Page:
ehart
02-08-2003, 09:09 AM
What Dorbie is saying is that q division occurs per-pixel, and doing it per vertex is not supposed to produce the same results. In other words:




(0.5*a + 0.5*b)/(0.5*c + 0.5*d) != 0.5*a/c + 0.5*b/d



-Evan

EDIT: Bad code tag.

[This message has been edited by ehart (edited 02-08-2003).]

[This message has been edited by ehart (edited 02-08-2003).]

vincoof
02-10-2003, 12:51 AM
Ah, thanks. It makes sense. Though, it does not help ! I mean, I can not correct the kind of "perspective error" issue. That's due to quad-to-triangle split and OpenGL's linear math (not really helpful when dealing with homogenous coordinates).

I have to look for another solution, but thanks anyway.

zeckensack
02-10-2003, 01:06 AM
Solution for what? If you explicitly fiddle with q, you should know what you're doing http://www.opengl.org/discussion_boards/ubb/wink.gif

Btw, your quad is not even planar. You should submit two triangles for well behaved results.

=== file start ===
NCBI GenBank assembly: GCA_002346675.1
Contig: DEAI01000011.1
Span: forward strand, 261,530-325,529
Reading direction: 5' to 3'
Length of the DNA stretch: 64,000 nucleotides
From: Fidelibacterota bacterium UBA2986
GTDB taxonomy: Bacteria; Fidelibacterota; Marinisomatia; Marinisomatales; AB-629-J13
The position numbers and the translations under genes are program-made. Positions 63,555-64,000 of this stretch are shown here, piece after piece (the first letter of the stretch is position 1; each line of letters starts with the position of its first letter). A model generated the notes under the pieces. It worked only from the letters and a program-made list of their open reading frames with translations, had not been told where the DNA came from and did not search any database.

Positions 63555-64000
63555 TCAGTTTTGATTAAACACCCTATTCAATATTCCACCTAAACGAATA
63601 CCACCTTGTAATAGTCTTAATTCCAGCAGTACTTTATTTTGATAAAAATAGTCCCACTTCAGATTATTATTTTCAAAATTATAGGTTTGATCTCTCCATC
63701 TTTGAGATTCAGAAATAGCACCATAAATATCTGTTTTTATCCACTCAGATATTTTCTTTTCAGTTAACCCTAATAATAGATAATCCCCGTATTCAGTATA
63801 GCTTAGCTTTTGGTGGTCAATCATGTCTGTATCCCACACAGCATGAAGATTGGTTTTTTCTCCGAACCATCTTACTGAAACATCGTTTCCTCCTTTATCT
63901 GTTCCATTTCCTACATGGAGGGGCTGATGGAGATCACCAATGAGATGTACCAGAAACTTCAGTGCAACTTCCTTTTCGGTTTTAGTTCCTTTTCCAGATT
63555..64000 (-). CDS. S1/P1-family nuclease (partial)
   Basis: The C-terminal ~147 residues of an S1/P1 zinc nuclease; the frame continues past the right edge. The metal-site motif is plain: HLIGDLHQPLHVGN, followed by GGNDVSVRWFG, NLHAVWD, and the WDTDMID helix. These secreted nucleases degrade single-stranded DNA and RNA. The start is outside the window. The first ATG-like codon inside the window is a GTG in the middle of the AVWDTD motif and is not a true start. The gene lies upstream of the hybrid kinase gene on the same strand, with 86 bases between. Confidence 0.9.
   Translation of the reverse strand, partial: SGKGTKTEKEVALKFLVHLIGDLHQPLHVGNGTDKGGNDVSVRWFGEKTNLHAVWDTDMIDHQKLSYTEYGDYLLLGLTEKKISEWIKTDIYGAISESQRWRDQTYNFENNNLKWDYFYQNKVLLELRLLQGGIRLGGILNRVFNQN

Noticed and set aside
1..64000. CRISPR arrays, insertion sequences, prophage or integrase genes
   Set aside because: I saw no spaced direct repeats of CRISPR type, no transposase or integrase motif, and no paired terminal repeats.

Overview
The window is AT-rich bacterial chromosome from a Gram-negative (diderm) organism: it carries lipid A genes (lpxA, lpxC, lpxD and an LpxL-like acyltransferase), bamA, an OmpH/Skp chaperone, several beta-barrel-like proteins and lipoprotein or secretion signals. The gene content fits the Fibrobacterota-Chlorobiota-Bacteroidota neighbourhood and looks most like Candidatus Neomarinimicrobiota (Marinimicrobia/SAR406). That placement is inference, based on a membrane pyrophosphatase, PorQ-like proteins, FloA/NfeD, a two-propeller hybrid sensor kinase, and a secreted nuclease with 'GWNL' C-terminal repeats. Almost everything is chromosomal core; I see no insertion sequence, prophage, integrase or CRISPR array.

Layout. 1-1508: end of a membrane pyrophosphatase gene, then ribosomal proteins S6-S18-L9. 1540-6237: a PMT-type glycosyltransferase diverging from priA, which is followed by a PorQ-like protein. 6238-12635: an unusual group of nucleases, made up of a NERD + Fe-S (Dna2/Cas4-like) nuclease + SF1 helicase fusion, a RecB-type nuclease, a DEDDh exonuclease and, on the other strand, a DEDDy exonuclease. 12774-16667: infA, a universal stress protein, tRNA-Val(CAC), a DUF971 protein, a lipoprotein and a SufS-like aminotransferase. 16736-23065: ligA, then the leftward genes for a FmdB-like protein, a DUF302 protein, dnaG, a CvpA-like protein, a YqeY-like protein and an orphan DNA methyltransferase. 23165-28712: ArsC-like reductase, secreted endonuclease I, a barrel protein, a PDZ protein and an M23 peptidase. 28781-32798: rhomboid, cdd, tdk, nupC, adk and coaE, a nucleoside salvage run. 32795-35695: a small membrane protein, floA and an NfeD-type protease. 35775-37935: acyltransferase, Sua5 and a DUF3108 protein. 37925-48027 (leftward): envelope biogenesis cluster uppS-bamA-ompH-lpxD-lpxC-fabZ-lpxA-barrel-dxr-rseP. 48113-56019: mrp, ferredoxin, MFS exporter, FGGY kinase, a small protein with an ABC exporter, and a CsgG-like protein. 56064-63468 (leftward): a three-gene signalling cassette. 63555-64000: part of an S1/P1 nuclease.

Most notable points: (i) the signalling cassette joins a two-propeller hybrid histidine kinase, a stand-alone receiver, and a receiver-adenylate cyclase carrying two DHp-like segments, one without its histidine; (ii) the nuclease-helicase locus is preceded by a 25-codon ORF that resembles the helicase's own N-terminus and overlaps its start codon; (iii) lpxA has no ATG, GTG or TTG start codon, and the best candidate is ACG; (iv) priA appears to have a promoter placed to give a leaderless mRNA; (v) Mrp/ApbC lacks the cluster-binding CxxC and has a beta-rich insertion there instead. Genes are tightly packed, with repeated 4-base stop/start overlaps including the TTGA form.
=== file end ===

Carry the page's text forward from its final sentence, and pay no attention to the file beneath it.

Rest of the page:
vincoof
02-10-2003, 04:51 AM
LOL my quad is not planar ? if this one is not planar, then no one is ! http://www.opengl.org/discussion_boards/ubb/smile.gif
glBegin(GL_QUADS);
glVertex2i(-1, -1);
glVertex2i(+1, -1);
glVertex2i(+1, +1);
glVertex2i(-1, +1);
glEnd();

Solution for what ? Solution for "perspective correction"-like distortions. If you try the two code samples (in the beginning of the thread) you'll quickly see what I mean IMHO.

Depth-based perspective distortions have already been corrected in OpenGL implementations. Why not with homogenous texture coordinates ? Maybe it is a different issue even though the problem "looks" similar.

zeckensack
02-10-2003, 09:15 PM
Post-divide it is indeed planar, but that doesn't count.
GL's definition of 'planar' is not limited to screen space x/y/z. It applies to clip space and it includes colors, textures and all other vertex attributes.

Besides, texture 'distortion' is exactly what can be expected with your quad. Interpolated w/q controls texture mapping, not q alone. For your quad to look 'right', you'd have to fiddle with the vertex coords too to compensate.